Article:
SourceClear now supports Vulnerable Method detection for both Java and Python projects. In addition to notifying you of the vulnerable libraries you're using, we will now let you know exactly where you are using the vulnerable code. Of course, if it turns out you're not actually vulnerable, we'll let you know that too. More signal, less noise.
To support Vulnerable Methods in Java we analyze bytecode, which gives us a few nice things for free:
All this information helps us build an accurate call graph for Java. With Python, the situation is a bit more complicated.
Python packages are distributed on PyPI in source code form, the vast majority of which are untyped. This means we need to get creative to compute or infer types in order to resolve their names. Typing in a language like Python is also complicated by the presence of many dynamic features.
Classes being first-class, mutable values in the language make it impossible to assign Python objects a canonical class, as we can in Java. Classes can be modified at runtime, created on the fly, and associated with different objects as needed.
def meow(self): return 'meow' def catify(c): c.bark = meow return c @catify class Dog(object): def bark(self): return 'woof' Dog().bark() # meow
Objects can have their class change under them, and their methods retroactively modified. Local modifications to the methods of a single object are also possible.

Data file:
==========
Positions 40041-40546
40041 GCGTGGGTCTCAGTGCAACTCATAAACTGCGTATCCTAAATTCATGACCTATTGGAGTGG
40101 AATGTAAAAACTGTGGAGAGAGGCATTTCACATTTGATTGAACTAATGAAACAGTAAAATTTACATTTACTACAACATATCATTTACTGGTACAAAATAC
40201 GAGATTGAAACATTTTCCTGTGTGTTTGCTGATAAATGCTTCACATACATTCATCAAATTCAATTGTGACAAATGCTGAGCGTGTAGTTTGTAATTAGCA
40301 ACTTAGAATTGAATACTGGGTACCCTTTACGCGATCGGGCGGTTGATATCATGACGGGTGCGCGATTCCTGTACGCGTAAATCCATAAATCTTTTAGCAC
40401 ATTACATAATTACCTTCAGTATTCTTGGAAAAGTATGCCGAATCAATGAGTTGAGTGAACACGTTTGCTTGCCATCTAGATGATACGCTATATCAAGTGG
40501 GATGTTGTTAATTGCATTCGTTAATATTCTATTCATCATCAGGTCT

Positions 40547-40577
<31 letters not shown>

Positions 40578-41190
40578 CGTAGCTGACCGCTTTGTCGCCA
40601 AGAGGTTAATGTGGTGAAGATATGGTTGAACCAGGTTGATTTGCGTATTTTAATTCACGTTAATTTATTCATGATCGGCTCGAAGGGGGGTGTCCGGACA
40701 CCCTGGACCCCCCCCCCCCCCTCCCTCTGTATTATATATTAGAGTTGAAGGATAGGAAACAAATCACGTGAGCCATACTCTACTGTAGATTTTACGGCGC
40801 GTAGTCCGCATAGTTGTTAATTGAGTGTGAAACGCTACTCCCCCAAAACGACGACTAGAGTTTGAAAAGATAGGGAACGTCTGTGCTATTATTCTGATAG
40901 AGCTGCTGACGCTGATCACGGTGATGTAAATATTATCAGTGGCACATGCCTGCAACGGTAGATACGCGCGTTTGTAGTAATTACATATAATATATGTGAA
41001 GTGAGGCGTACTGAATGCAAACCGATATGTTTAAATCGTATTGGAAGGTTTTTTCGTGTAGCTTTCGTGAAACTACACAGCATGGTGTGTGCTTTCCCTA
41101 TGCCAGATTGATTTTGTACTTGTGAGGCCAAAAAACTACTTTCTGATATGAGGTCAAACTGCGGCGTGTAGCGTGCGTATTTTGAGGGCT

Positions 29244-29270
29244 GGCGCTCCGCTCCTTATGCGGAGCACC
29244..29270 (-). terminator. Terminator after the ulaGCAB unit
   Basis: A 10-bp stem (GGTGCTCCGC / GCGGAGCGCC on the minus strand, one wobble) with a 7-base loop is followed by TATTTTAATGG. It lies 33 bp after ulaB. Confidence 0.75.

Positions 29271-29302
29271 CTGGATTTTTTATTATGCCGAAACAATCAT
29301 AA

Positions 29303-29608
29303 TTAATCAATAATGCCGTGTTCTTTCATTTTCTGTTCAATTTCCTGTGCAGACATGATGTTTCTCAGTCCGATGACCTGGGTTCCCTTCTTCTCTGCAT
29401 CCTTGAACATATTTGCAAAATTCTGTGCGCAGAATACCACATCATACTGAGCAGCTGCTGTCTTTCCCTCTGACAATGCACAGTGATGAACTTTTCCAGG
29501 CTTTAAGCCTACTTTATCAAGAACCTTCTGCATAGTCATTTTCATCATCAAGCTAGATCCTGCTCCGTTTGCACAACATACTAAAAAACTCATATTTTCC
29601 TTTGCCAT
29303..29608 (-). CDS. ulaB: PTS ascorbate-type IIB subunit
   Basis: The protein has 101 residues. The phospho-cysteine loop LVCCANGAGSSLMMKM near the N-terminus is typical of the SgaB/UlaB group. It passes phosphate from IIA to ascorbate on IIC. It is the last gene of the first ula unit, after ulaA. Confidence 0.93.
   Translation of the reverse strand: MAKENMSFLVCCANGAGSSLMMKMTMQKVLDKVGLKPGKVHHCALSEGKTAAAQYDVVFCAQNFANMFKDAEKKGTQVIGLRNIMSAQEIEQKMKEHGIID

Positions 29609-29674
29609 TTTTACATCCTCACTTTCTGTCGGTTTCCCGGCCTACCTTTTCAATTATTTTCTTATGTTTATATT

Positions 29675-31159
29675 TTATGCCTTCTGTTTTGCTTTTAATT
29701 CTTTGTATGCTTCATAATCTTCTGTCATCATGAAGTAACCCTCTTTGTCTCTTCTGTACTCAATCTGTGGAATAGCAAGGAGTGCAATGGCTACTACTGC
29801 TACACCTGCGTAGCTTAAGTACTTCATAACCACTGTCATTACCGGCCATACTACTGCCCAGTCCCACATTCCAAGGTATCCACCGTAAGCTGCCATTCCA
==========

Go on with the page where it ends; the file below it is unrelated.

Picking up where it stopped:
Metaclasses compound this. A class definition can have radically different semantics depending on context, so even it cannot be taken as canonical.
class Metaclass(type): def __init__(cls, name, bases, dct): # custom initialisation code print "metaclass __init__ %s" % name class Animal(object): __metaclass__ = Metaclass class Dog(Animal): def __init__(self): print 'woof' Dog() # metaclass __init__ Animal # metaclass __init__ Dog # woof
Magic methods obviate any simplifying assumptions which could help type inference (e.g.
+ always having arguments with numeric type, things which can be applied always being functions).
class Dog: def __call__(self): print 'woof' d = Dog() d() # woof
We explored a similar approach for Python and drew inspiration from open source projects, particularly Pysonar, which uses a form of abstract interpretation, traversing programs and collecting type information along the way.
The next step was to generate call graphs.
A call graph of a program captures the calling relationships between methods. Each node represents a method and each edge (m1, m2) indicates that method m1 calls method m2. It is directed and possibly cyclic.
This was relatively straightforward, assuming names were properly resolved by the type-checking phase.
With the call graphs we were able to use our existing machinery to transitively expand the set of vulnerable methods in a given library, finally ending up at call chains.
Making the call graph processing phase agnostic to language and source code allowed us to improve support for Python's dynamic features without any downstream changes.
Once you've installed (or upgraded) the latest agent, you can scan this example repository to see Vulnerable Method Detection for Python in action:
srcclr scan --url https://github.com/srcclr/example-python
Our Vulnerable Methods feature for Python and Java is available today to all SourceClear Pro customers. Start your free trial of SourceClear Pro today.